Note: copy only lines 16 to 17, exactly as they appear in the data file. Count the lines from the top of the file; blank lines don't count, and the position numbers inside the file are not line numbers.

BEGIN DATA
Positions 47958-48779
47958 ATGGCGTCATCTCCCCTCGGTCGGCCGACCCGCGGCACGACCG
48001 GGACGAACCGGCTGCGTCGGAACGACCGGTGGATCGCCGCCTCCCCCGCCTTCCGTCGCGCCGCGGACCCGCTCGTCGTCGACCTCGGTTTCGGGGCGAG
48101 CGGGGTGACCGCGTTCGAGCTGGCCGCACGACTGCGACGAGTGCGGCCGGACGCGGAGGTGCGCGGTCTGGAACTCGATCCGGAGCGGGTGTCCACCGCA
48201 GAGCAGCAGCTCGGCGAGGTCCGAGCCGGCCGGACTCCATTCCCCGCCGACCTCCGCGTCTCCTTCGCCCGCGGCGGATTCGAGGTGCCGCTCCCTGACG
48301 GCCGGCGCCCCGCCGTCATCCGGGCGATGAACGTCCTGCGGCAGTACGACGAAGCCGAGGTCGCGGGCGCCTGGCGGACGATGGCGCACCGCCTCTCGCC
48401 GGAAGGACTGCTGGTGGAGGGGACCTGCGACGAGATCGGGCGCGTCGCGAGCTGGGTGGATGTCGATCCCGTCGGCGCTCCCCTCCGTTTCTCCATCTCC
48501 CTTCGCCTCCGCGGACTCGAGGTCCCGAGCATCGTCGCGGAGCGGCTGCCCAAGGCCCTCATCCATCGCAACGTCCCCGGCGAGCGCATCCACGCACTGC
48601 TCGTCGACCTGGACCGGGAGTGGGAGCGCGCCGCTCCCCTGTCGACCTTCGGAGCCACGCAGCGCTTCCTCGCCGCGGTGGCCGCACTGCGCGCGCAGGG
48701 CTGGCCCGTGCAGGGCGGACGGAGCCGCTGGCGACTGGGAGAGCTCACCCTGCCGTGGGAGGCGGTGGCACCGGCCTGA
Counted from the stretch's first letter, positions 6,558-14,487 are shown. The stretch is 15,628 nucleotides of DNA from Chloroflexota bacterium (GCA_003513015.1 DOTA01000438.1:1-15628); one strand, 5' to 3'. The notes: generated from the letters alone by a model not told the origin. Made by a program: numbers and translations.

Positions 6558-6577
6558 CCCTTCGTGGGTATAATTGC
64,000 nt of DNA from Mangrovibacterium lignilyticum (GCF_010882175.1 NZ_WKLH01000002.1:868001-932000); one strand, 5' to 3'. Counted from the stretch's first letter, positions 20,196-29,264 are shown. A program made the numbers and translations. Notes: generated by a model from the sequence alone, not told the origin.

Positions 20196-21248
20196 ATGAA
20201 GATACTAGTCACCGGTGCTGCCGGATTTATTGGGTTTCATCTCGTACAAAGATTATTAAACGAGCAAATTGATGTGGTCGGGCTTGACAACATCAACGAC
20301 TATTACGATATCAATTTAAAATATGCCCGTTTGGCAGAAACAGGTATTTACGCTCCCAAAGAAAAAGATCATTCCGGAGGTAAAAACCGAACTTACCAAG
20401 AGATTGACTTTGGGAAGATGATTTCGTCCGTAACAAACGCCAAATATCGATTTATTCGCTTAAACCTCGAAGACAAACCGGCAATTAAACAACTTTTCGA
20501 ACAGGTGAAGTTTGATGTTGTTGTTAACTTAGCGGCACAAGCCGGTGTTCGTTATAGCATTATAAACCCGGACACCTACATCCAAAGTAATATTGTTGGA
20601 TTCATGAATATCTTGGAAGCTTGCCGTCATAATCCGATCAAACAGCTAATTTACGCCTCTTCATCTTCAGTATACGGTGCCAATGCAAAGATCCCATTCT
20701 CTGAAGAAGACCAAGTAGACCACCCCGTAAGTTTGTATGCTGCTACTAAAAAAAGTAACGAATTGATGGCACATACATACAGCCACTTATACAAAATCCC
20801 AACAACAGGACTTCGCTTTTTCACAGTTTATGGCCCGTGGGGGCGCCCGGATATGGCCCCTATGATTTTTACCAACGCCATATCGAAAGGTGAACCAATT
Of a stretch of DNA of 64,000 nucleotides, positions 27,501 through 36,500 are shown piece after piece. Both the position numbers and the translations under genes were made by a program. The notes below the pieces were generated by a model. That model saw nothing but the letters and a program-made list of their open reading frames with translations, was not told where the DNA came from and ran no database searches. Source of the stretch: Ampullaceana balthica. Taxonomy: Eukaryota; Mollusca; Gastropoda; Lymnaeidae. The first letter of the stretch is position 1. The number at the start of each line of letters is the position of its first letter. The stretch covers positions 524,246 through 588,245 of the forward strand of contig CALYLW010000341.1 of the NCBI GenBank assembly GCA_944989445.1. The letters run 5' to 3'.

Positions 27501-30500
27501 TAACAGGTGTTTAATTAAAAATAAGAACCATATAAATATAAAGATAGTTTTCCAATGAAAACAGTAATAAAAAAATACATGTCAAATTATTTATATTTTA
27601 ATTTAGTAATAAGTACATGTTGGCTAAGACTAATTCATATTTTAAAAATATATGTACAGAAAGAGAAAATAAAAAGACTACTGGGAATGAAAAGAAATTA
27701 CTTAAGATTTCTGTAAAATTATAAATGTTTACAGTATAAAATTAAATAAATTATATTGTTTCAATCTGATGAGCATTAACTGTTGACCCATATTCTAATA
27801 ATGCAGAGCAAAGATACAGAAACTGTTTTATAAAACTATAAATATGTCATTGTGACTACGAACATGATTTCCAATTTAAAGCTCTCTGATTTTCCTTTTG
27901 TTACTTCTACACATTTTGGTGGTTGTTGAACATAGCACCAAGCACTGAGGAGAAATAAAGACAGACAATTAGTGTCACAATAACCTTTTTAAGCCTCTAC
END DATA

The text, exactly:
20196 ATGAA
20201 GATACTAGTCACCGGTGCTGCCGGATTTATTGGGTTTCATCTCGTACAAAGATTATTAAACGAGCAAATTGATGTGGTCGGGCTTGACAACATCAACGAC